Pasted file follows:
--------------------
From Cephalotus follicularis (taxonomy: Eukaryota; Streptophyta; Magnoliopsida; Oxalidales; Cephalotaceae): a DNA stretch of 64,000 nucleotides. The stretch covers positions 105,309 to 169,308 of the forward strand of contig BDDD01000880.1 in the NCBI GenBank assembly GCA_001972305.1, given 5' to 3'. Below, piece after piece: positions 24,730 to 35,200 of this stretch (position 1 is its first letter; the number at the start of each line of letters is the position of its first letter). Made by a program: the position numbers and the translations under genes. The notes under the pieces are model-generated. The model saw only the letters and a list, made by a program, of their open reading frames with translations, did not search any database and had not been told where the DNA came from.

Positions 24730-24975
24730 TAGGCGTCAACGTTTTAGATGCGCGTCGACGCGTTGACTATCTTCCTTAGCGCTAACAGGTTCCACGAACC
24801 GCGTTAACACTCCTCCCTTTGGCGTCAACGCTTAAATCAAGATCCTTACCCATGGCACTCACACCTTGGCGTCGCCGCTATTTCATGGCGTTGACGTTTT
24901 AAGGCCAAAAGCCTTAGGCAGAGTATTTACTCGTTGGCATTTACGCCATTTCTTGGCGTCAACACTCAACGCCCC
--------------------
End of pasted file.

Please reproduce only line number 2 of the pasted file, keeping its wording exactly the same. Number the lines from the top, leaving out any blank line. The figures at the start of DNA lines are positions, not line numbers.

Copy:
Positions 24730-24975